By Ed Diokno
Like other Chinatowns in other cities, the existence of Oakland Chinatown is threatened.
The cultural, spiritual and symbolic home of Chinese Americans in San Francisco’s East Bay is several square blocks south of Broadway, sandwiched between downtown, Jack London Square and the Lake Merritt neighborhoods.
A confluence of factors has hobbled its existence:
- Rising rents threaten to displace longtime residents and businesses
- Asian communities and businesses have sprouted in the suburbs and increased competition
- Shop owners have struggled to adjust to changing tastes
- Minimum wage increases has changed the business climate
- Younger generations of Chinatown residents are leaving family retail businesses in favor of other professions
An article in the East Bay Times outlined some of the problems facing Chinatown. Some business people believe that Chinatown is being neglected as other neighborhoods in the city get more attention from City Hall.
Some advocate more housing be brought to the neighborhood, but in doing so might invite the gentrification that is plaguing other Chinatowns in Washington D.C, New York City, Boston and even the edges of San Francisco’s Chinatown–still home for thousands of Chinese immigrants and elderly despite becoming a major tourist attraction for the city.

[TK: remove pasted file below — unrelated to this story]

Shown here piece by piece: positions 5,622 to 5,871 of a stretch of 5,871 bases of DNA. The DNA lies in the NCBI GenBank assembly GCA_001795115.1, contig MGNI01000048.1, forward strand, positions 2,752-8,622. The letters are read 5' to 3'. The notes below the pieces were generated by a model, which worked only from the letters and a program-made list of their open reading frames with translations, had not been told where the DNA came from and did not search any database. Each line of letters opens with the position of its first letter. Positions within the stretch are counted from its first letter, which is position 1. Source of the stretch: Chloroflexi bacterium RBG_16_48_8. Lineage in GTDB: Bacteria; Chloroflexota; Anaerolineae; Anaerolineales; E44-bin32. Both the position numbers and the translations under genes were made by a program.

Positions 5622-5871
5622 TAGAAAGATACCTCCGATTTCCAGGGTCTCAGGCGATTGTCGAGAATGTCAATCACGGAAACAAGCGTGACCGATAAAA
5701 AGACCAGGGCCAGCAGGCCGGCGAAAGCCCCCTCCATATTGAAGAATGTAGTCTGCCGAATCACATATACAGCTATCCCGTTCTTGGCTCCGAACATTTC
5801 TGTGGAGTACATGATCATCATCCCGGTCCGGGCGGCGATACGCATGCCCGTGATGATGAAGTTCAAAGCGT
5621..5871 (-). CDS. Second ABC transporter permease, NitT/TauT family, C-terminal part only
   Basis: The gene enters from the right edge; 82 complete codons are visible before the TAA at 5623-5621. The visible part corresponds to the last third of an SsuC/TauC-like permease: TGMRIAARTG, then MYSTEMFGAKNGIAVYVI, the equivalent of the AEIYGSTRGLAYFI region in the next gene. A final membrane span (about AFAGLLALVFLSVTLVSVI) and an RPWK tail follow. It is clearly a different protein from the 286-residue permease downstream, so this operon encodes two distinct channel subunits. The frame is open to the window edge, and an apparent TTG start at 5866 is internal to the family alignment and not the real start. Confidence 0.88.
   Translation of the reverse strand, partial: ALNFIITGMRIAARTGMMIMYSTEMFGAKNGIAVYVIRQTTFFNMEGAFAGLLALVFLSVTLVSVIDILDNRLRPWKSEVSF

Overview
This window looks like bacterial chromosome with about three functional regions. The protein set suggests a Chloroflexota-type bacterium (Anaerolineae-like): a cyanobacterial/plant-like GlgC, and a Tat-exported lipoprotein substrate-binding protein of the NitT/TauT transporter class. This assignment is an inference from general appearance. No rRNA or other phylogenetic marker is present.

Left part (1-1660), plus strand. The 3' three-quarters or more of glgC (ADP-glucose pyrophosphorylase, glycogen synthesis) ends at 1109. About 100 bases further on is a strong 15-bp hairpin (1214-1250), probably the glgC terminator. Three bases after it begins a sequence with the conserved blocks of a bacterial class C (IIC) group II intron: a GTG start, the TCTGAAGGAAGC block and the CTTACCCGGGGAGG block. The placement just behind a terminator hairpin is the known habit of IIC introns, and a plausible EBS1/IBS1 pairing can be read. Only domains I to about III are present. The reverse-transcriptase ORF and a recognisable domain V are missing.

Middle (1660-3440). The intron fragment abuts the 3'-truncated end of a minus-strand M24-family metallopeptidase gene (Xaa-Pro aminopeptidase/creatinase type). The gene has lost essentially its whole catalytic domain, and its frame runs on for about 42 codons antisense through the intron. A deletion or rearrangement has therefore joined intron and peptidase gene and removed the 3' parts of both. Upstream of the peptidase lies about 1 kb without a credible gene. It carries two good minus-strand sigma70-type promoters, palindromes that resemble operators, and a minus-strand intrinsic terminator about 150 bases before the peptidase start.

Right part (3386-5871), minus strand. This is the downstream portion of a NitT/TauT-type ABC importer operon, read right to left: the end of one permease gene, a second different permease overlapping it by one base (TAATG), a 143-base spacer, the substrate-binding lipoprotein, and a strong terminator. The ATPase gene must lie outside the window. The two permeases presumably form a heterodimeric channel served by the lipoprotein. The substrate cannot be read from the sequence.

But as the resident Chinese disperse to the outlying neighborhoods and suburbs, questions arise whether or not there is still a need for Chinatowns. The older Chinatowns grew out of racist policies instituted by realtors, financial institutions and city officials. The quest for affordable housing is no longer relegated to the normally crowded conditions those policies create. Except for the higher-income neighborhoods, almost all other urban neighborhoods are also seeking affordable housing.
However, the Chinatowns allowed services to be delivered to a lot of clients in a small densely packed area. Social services, financial institutions, medical needs could focus on one area.
So I have two philosophical questions I pose to all of you:
1. If those racist policies were in play today, would we allow the Chinatowns to form? Wouldn’t there be boycotts and demonstrations protesting those policies in order to prevent the “ghettoization” of the Chinese community?
2. Or, would there be a movement afoot to form a “heritage district,” in the same way that Filipinos were able to do in San Francisco’s SoMa neighborhood to preserve the neighborhood’s Filipino American character and institutions?
(Ed Diokno writes a blog :Views From The Edge: news and analysis from an Asian American perspective.)
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